The violence of the bubbling action and the efficiency of the system is also affected by the liquid head relative to the position of the distributor plate 35. An increasing head produces better results as the volumetric flow rate of the gas increases. It is for this purpose that the headers 18 are provided since the head can be adjusted for best results with a given gas flow.
Solids separated from the gas flow are collected in a tapered bottom portion 45 and preferably are continually removed by, in the illustrated construction, an auger conveyor 46. A removable lower door 47 permits periodic cleaning of the scrubber. A funnel-like skirt 48 mounted within the tank 11 beneath the plate 35 directs solids downwardly into the scrubbing liquid body and minimizes the amount of material carried up around the skirt 48 to the overflow pipes 24.
To minimize agitation or wave action at the liquid surface, a stabilizer in the form of a cylindrical metal band 49 surrounds the nozzle 14 and extends through the upper surface of the scrubber liquid.
To minimize the amount of water carried away by the scrubbed gas, the gas passes from the scrubbing liquid through a cylindrical screen 51 and an annular demister 52 mounted in a ring structure 53 secured within the tank. The demister 52 is of the conventional type which includes a plurality of curved plates setting up a spiraling motion in the gas stream tending to separate, by centrifugal force, liquid entrained in the gas flow. The screen 51 collects large liquid particles and creates minor disturbances in the gas stream so as to further separate liquid from gas being taken from the tank 11. It will be noted that the exhaust duct 30 is positioned to assist the swirling flow of gas through the demister.
For insuring proper start-up action, a baffle plate 55 is positioned beneath and over the open nozzle end 15. The plate 55 insures that, upon initial gas flow, there is no initial violent bubbling or gushing of the gas from the nozzle 14. As soon as the gas flow is established along the plate 35, the inherent resulting pressure reduction insures proper operation of the scrubber.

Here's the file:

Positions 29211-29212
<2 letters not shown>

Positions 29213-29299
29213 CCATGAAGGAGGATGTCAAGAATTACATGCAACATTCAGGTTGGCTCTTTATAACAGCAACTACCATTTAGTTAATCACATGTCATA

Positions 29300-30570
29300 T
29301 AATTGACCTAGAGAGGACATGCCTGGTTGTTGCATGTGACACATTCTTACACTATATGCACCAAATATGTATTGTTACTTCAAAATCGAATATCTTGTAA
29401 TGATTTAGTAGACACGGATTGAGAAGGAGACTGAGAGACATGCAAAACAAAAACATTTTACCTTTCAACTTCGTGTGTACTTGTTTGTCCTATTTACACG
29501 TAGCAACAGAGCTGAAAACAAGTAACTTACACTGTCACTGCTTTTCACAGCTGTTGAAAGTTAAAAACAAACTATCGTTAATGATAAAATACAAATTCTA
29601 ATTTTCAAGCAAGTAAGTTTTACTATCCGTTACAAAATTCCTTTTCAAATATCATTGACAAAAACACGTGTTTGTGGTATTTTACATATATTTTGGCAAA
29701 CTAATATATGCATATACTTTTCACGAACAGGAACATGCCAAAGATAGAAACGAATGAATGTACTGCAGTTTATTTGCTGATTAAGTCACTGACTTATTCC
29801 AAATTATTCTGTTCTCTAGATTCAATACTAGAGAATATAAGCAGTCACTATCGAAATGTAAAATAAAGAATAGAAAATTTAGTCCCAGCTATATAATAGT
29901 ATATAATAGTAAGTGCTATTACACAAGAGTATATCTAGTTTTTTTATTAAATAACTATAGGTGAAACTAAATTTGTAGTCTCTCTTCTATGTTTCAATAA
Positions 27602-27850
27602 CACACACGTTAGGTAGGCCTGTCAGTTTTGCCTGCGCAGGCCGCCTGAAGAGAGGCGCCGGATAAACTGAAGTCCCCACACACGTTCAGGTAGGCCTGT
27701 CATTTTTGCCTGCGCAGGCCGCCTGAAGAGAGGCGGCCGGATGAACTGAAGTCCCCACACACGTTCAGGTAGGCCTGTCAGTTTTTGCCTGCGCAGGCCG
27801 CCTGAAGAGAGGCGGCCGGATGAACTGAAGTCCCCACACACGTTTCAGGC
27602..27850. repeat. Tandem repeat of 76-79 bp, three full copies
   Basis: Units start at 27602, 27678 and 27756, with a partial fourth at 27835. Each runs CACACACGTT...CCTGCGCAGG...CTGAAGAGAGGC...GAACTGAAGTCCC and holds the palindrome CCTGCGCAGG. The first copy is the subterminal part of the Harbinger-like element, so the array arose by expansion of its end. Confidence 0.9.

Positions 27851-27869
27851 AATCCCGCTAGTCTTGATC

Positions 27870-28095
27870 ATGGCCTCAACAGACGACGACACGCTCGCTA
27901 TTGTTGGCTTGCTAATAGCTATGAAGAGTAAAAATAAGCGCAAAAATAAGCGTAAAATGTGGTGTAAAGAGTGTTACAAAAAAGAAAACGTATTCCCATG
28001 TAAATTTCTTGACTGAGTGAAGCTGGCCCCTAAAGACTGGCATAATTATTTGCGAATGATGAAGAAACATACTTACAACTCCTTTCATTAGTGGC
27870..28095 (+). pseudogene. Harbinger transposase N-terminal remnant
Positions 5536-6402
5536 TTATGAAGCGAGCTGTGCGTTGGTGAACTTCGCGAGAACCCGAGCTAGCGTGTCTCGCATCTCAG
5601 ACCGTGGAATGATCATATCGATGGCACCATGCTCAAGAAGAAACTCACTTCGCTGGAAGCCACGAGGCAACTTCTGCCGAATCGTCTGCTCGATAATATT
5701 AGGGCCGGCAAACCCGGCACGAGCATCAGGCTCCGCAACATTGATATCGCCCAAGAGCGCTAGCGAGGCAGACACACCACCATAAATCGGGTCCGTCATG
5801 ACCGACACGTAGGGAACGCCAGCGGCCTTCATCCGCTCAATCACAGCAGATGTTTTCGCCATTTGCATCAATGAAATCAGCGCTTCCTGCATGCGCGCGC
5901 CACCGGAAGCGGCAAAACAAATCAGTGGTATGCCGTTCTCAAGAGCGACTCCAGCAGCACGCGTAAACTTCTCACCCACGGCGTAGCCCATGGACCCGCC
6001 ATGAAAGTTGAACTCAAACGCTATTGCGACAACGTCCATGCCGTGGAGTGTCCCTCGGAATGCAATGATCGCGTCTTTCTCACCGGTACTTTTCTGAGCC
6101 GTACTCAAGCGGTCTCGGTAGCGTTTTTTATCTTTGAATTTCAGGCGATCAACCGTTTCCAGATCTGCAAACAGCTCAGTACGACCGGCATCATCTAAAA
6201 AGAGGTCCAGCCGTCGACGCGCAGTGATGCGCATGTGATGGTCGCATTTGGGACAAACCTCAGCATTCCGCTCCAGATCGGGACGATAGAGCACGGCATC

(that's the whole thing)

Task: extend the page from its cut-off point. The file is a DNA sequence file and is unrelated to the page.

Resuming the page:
It can be seen that substantially only the surface 36 is contacted by high velocity gases carrying particulate matter and, even at this point in the arrangement, many of the particles have been removed by impingement of the gas on the liquid area 37. Thus, corrosion and abrasion effects are minimal in the disclosed arrangement. Those skilled in the art will appreciate that the addition of neutralizing compounds into the scrubber liquid will help control corrosion by reducing the pH factor. Also, suitable solvents or condensing liquids can be added to the liquid to neutralize or remove obnoxious gases. The very thin stream of gas moving beneath the surface 36 insures a good contact and high reaction efficiency between the scrubber liquid and virtually all of the gas passing through the system 10.
Iclaim as my invention:
1. In a gas scrubber, the combination comprising, a tank for containing scrubber liquid, a gas inlet nozzle mounted in said tank with a lower open end disposed generally horizontally near the center of the tank, means for establishing a scrubber liquid level in said tank above said nozzle open end, said tank having a gas exhaust opening above the liquid level, and a distributing plate secured to said nozzle at said open end and extending radially therefrom in a generally horizontal plane so as to define a surface surrounding said nozzle open end beneath which gas must flow from the nozzle to escape into the liquid.
2. The combination of claim 1 in which said open end is circular and said plate is flat and annular, the combination including adjustable supports for said plate facilitating horizon- I surface of the scrubber liquid, and a conveyor at the bottom of said tank for removing settled solid matter from the tank.
7. The method of scrubbing a gas comprising the steps of discharging the gas at a high volumetric rate into a body of scrubber liquid, and forcing the gas beneath a substantially flat horizontal surface prior to releasing the gas for upward bubbling movement from the liquid, the interface between said surface and said liquid being thus separated by a thin, high velocity stream of gas.
8. The method of claim 7 including the steps of controlling the thickness and velocity of said stream by adjusting said volumetric rate and the head of scrubber liquid above said surface.
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|US1175366 *||May 1, 1915||Mar 14, 1916||Ignatius Lucas||Froth-producing implement.|
|US1223684 *||Dec 20, 1916||Apr 24, 1917||John C Fleming||Ventilation and cleaning device.|
|US3524631 *||Nov 6, 1967||Aug 18, 1970||John Pirie Brander Stuart||Means for carrying out gas scrubbing operations|